Piano technician’s knack makes instruments grand again

Piano technician’s knack makes instruments grand again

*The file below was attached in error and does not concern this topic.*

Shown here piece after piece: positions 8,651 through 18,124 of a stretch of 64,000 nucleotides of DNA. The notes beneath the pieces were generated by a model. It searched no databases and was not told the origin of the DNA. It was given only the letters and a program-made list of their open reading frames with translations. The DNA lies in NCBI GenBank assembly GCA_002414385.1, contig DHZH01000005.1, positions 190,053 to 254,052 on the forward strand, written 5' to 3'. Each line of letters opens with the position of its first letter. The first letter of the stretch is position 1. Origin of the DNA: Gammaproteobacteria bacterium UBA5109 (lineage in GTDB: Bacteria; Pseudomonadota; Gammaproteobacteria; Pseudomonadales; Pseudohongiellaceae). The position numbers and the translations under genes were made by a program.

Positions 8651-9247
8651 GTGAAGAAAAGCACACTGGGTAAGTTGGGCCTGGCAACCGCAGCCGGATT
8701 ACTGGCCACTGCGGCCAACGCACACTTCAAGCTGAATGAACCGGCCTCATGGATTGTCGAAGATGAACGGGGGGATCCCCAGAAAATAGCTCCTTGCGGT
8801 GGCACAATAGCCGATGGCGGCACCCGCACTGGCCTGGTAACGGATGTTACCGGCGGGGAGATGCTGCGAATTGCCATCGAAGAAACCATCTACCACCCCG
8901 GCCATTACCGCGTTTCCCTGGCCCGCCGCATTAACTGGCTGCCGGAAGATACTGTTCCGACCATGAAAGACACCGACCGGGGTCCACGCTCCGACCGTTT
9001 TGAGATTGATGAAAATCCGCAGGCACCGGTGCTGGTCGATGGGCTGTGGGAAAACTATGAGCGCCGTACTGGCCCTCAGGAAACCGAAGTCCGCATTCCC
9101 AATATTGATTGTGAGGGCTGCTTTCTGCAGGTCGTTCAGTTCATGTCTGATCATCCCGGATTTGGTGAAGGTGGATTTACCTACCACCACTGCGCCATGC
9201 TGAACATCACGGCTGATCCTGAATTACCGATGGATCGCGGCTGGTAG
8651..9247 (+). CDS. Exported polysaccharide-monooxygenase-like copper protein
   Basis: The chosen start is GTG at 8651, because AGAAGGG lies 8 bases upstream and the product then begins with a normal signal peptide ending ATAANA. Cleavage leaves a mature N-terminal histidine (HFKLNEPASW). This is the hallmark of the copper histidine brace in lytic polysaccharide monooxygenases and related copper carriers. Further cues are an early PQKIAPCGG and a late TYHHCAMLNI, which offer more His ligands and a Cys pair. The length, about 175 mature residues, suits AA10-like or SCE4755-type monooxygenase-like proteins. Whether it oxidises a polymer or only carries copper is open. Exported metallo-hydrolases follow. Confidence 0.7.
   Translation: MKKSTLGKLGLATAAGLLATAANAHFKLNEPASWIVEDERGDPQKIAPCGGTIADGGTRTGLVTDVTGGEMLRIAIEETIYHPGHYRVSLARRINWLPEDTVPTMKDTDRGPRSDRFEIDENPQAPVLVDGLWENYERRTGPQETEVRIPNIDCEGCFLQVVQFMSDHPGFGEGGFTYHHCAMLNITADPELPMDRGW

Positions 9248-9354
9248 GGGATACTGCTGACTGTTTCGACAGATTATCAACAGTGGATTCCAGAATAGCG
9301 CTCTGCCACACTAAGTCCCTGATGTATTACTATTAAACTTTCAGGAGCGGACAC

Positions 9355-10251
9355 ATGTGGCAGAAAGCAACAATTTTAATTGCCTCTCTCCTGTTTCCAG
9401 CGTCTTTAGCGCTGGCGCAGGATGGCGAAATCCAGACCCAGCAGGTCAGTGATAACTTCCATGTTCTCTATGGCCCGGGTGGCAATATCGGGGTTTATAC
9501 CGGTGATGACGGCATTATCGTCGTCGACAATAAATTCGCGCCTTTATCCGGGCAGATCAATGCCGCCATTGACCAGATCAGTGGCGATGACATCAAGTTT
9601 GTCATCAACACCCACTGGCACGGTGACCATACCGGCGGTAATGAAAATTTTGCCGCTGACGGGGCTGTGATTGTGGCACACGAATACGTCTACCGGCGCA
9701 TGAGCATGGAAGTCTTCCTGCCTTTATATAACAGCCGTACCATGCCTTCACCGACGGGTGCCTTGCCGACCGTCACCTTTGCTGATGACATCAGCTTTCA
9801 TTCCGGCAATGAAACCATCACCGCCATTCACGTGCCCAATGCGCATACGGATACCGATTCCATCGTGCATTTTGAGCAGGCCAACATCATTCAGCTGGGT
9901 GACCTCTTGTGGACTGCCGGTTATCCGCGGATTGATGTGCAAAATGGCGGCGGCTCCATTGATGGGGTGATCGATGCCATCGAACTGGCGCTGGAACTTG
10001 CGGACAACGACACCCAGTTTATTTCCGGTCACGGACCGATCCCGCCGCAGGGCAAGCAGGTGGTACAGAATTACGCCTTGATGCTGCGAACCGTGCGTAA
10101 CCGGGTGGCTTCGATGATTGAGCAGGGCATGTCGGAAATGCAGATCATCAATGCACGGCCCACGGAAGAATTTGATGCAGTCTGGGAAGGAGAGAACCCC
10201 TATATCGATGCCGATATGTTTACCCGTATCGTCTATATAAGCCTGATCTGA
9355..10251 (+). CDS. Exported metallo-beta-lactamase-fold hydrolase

By MICHAEL LOLLAR The Commercial Appeal MEMPHIS (AP) — His arrival in Memphis began as a grim proposition but turned into what a friend calls “harmonic convergence.” Don Nicholson, piano rebuilder, has a workman’s hands and Beach Boys hair. He works on grand pianos in a 15,000-foot warehouse once used to grow and sell marijuana. After a police raid, the Scott Street warehouse became his for the taxes owed on it, and Nicholson began composing a new chapter in a life of contrasts. He has a degree in biochemistrybut gave it up for love of music. His studies would have made him a doctor, but lack of health insurance left him living in a car. Nicholson, 52, dabbles in the blues, but “is addicted to Bach” on a pipe organ at home. In his warehouse, Excell Piano, century-old pianos arrive with grand histories but in need of makeovers. Tuners had given up on a 94-year-old 7-foot Steinway from the Johnny Carson Theater in Norfolk, Neb., but Nicholson plans to make the old lady look truly grand once again. A new Steinway would have cost the theater from $75,000 to more than $100,000, said Steve Morton, principal of Norfolk High School. The theater is on the school campus. “Our quote (for the rebuild) is $29,300,” Morton said. Nicholson just rebuilt a Steinway grand for a Wichita client, sending it home with a new spruce soundboard, new “action” and a not-in-Kansas-anymore finish: “It was an electric blue poly-resin paint that costs $1,000 a can,” says Nicholson. Nicholson, who grew up in Los Angeles, was walking home from a violin lesson one day when a Steinway piano technician in his neighborhood saw him as “cheap labor.” Working after school, he learned pianos from the ground up and found he had a natural talent for tuning pianos. He was soon learning what he says are the 25,000 parts of a keyboard. Four decades later, he no longer thinks of a piano as a mere physical presence. “A piano is like an energy field coming at you, and you have to figure out where that energy is.” It was that kind of intensity Nicholson took with him to California State University Long Beach, where he graduated Phi Beta Kappa. His father had taught industrial plastics there. His mother was a pianist. Nicholson was working on a master’s in biochemistry when his love of the piano began to take over. “I eventually had so much piano work that there was no going back to school.” Nicholson spent 20 years working on pianos for celebrities from rock bands to Kenny Rogers and Liberace. He then spent five years as service manager for a Steinway dealership in Phoenix. When it changed hands, he let his health insurance lapse. It was then, he says, “I developed vertigo. It was rapid onset. I’d be standing one minute, on the ground throwing up the next. “I lost everything I owned. Vertigo means you can’t drive, can’t go out on service calls.” At a friend’s urging, he made it to the North Mississippi Medical Center in Tupelo, where doctors discovered a chronic sinus infection that had defied antibiotics and made its way to his inner ear. “The minute I woke up from surgery, it was over,” says Nicholson. He arrived in Memphis eight years ago, working at first through Amro Music, where piano technician Richard Boyington says Nicholson can do anything from perfectly tuning a piano to restoring mother-of-pearl keys, intricate gilding and brass inlays. Finding his way to a city known for its music “was like harmonic convergence,” Nicholson said. Another piano technician, Lorlin Barber of Polk City, Iowa, says he often refers clients, especially Steinway owners, to Nicholson. “There are arguably only five good rebuilders in this country right now, and Don is one of them.” Among the technicians in Nicholson’s shop is his cousin, Fred Nicholson, a former keyboard player for the soul and R&B group The Impressions. He says work in the shop is sometimes like taking the rough, gritty music of the fields and turning it into a musical idiom, the blues, that people will pay to hear. “The key is to make a sow’s ear into a silk purse.” Information from: The Commercial Appeal, http://www.commercialappeal.com Published in The Messenger 5.29.08

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